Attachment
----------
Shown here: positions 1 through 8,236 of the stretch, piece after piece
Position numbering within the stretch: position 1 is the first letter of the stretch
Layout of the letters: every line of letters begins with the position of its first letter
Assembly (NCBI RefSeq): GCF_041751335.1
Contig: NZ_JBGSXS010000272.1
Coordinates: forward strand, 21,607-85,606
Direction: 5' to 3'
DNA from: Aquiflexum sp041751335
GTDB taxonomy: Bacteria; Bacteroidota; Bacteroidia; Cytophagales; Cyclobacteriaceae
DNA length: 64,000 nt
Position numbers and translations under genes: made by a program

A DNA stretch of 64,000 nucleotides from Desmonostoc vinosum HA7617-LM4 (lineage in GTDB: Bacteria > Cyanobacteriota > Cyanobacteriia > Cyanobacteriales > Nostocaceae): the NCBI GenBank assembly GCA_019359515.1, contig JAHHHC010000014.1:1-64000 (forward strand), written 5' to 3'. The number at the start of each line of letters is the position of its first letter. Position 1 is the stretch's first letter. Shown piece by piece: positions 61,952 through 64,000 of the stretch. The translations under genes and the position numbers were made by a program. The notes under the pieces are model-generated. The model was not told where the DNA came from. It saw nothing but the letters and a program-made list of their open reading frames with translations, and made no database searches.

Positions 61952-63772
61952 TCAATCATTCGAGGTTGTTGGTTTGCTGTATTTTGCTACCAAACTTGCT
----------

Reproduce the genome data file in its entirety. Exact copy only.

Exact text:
Shown here: positions 1 through 8,236 of the stretch, piece after piece
Position numbering within the stretch: position 1 is the first letter of the stretch
Layout of the letters: every line of letters begins with the position of its first letter
Assembly (NCBI RefSeq): GCF_041751335.1
Contig: NZ_JBGSXS010000272.1
Coordinates: forward strand, 21,607-85,606
Direction: 5' to 3'
DNA from: Aquiflexum sp041751335
GTDB taxonomy: Bacteria; Bacteroidota; Bacteroidia; Cytophagales; Cyclobacteriaceae
DNA length: 64,000 nt
Position numbers and translations under genes: made by a program

A DNA stretch of 64,000 nucleotides from Desmonostoc vinosum HA7617-LM4 (lineage in GTDB: Bacteria > Cyanobacteriota > Cyanobacteriia > Cyanobacteriales > Nostocaceae): the NCBI GenBank assembly GCA_019359515.1, contig JAHHHC010000014.1:1-64000 (forward strand), written 5' to 3'. The number at the start of each line of letters is the position of its first letter. Position 1 is the stretch's first letter. Shown piece by piece: positions 61,952 through 64,000 of the stretch. The translations under genes and the position numbers were made by a program. The notes under the pieces are model-generated. The model was not told where the DNA came from. It saw nothing but the letters and a program-made list of their open reading frames with translations, and made no database searches.

Positions 61952-63772
61952 TCAATCATTCGAGGTTGTTGGTTTGCTGTATTTTGCTACCAAACTTGCT